Peter Newell was an Australian architect, who worked in the modernist tradition in Queensland and became an architectural critic. Peter Edward Newell was born on 30 September 1916 in Victoria, he trained as an architect in Melbourne, graduating with his B. Arch from the University of Melbourne, he was a member of the editorial committee of the Royal Victorian Institute of Architects Students' Society journals, Smudges in 1937, along with Robin Boyd and Roy Simpson. In 1939 he proposed that work be reestablished on developing plans for small homes and this was picked up the Royal Victorian Institute of architects Small Homes Service. Newell enlisted in the Australian Army Engineers in 1942, he graduated from the School of Military Engineering in Sydney and spent some of his military service during World War II in Queensland. He remained in Queensland following the War, he was discharged with the rank of Captain and married Betty Thelander in 1945. Newell worked for the firm of Addison and McDonald.
He worked for Chambers and Ford, which became Ford and Newell in 1951 when he became a director in the firm. The partnership existed between 1951-1975; the Newell family moved to the suburb of St Lucia in Brisbane, where the University of Queensland had relocated.. Newell used his own residence as a means of reaching clients attracted to his design aesthetic, he was instrumental in the modernist movement influencing the design of Queensland homes. He designed homes in Brisbane and the Gold Coast of Queensland with designs that were moving away from elevated Queenslanders to ones which were constructed on a slab, integrated indoor and outdoor living and used overhanging eaves to provide for outdoor terraces. Newell lectured part time at the University of Queensland in the 1960's. Newell wrote several books describing the architecture of Queensland. Robin Boyd remarked that Newell introduced the Victorian tradition of painting exterior brickwork on Brisbane homes, influencing colour in homes in suburbs such as St Lucia.
Newell took his Masters in Architecture from the University of Queensland in 1988, with a thesis entitled The House in Queensland: From First Settlement to 1985. He died on 21 May 2010 in Queensland. Five boxes of Newell's papers are held in the University of Queensland Fryer Library. Many of his plans and drawings are held in the Fryer Library collection. Christ Church, St Lucia Winothulo, Roma - conversion to Memorial Club Yindingi, Gympie 180 Harts Rd, Indooroopilly Newell and White, Unk.. Brisbane Sketchbook. Adelaide: Rigby. Newell and Jopson, Kevin.. Gold Coast and green mountains sketchbook. Adelaide: Rigby. Newell and White, Unk.. New England Sketchbook. Adelaide: Rigby. Newell and Roberts, Ainslie.. Tropical Sketchbook. Adelaide: Rigby. Newell and Jopson, Kevin.. Darling Downs Sketchbook. Adelaide: Rigby. Newell, White, Jopson and Roberts, Ainslie.. Queensland Sketchbook. Adelaide: Rigby. Newell, P.. The Art and mystery of building. Brisbane: Peter Newell. Boyd and Newell, P.. St Lucia: A Housing Revolution is Taking Place in Brisbane.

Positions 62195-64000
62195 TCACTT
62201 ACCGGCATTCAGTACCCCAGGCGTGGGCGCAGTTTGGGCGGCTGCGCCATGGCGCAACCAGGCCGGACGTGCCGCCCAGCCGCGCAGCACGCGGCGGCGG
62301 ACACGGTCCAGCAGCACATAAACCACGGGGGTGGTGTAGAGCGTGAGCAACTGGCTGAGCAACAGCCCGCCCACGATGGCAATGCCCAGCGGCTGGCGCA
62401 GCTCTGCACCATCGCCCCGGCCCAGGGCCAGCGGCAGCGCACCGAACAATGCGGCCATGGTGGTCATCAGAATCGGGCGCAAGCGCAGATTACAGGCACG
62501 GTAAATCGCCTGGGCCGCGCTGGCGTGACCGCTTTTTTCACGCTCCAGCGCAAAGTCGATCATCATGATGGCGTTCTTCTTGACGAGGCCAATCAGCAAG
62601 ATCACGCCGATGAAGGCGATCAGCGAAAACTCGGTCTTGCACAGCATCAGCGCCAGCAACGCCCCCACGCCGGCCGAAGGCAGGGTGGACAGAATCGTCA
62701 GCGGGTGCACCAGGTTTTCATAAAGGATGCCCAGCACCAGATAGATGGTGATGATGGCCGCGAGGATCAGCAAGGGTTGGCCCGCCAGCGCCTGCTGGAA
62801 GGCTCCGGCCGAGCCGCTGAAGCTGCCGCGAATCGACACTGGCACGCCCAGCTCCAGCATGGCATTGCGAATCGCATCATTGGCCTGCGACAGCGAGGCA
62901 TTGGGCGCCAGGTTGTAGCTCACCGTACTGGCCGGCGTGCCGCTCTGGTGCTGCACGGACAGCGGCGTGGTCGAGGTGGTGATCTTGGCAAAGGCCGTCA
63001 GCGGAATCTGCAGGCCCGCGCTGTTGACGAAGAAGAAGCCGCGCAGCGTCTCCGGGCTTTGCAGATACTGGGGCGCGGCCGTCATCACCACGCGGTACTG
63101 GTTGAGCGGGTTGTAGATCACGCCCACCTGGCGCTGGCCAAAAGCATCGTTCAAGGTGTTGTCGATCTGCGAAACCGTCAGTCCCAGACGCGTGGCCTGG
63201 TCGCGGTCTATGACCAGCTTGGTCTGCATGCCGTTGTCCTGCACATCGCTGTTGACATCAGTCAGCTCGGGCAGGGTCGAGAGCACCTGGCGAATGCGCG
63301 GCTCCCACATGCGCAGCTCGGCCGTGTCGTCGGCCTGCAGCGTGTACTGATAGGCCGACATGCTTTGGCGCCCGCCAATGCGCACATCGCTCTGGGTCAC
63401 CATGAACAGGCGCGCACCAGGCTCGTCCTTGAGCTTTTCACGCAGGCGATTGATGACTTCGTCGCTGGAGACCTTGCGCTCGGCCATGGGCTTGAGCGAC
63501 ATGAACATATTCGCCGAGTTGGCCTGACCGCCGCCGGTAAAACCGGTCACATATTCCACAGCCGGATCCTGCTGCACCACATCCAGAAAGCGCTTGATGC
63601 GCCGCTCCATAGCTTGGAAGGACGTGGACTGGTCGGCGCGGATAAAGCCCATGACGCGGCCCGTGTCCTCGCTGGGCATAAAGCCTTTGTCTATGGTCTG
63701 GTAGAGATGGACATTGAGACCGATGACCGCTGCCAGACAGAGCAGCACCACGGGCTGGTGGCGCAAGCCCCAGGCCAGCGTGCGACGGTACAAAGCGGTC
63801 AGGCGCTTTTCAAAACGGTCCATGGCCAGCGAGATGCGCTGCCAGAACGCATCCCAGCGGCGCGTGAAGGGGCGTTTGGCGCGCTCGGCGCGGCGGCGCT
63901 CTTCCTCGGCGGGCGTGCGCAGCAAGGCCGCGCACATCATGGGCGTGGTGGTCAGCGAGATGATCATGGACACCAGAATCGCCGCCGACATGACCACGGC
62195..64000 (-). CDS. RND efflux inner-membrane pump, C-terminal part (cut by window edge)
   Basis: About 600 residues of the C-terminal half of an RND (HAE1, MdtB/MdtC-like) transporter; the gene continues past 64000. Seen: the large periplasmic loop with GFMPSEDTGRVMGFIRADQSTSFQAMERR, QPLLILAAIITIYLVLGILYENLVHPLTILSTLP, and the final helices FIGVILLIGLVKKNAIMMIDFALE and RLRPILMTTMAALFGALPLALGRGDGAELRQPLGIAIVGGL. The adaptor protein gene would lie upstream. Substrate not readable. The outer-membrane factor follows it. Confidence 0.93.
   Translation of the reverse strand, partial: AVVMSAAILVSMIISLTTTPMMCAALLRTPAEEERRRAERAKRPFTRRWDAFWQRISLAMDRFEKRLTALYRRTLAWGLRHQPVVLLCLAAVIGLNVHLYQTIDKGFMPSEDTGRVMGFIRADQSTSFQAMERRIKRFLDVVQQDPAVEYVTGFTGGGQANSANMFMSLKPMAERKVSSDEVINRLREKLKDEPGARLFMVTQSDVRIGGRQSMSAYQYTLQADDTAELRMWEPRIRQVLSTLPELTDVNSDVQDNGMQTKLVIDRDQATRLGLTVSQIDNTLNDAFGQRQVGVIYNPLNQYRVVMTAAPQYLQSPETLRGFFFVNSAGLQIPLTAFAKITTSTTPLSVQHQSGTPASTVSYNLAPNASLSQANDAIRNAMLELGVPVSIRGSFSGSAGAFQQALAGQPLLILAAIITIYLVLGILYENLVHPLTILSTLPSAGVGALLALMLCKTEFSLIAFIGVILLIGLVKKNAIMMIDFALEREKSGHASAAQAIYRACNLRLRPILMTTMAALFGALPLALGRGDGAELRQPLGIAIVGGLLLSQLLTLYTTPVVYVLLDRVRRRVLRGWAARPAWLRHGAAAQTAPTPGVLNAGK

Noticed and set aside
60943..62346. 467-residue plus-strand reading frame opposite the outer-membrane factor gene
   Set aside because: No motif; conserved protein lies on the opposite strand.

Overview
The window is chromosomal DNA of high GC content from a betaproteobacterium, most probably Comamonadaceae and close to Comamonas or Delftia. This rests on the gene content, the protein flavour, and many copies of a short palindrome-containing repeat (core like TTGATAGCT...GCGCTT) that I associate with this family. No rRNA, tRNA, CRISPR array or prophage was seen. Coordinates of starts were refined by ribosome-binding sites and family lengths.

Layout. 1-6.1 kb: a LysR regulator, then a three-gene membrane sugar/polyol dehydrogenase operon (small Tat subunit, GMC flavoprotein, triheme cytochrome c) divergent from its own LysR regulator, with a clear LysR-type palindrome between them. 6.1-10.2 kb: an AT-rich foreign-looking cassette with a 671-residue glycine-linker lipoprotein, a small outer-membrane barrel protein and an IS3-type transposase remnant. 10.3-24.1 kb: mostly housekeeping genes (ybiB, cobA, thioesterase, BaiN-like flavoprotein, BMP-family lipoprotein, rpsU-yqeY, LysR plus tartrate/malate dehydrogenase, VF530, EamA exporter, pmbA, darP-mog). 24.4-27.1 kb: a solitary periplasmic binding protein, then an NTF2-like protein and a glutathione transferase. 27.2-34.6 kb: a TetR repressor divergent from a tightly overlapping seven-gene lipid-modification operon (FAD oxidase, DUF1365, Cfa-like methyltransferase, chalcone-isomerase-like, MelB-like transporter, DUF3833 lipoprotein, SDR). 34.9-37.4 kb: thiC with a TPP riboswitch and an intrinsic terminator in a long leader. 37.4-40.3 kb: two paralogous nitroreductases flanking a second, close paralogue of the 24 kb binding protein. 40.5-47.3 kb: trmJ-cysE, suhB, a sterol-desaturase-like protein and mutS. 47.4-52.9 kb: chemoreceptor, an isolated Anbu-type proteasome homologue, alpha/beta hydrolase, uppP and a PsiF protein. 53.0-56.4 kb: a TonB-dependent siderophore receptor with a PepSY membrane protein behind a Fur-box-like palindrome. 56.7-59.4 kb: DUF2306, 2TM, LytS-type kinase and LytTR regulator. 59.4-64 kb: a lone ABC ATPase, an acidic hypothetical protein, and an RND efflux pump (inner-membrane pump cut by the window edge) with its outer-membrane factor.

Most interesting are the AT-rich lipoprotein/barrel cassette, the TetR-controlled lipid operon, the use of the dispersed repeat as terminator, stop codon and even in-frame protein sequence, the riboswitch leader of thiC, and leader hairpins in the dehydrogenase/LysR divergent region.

Architecture, 106-109. Newell, Peter.. The Case for Contemporary Church Design. Church Chronicle, January 1, pp. 17-18. Newell, P.. Umbigumbi to the Gold Coast. Architecture in Australia, 48, 70-73. Newell, Peter.. Rude Forefathers and Non Pedigree Architecture. Scarab, 1. Newell, Peter.. The heritage architecture of Queensland. Journal of the Royal Historical Society of Queensland, 8: 737-747. Newell, Peter.. Development of the tropic house: Architecture in North Queensland. Journal of the Royal Historical Society of Queensland, 9: 162-168. Newell, P.. The origins and development of the Queensland house. Journal of the Royal Historical Society of Queensland, 10, 18-28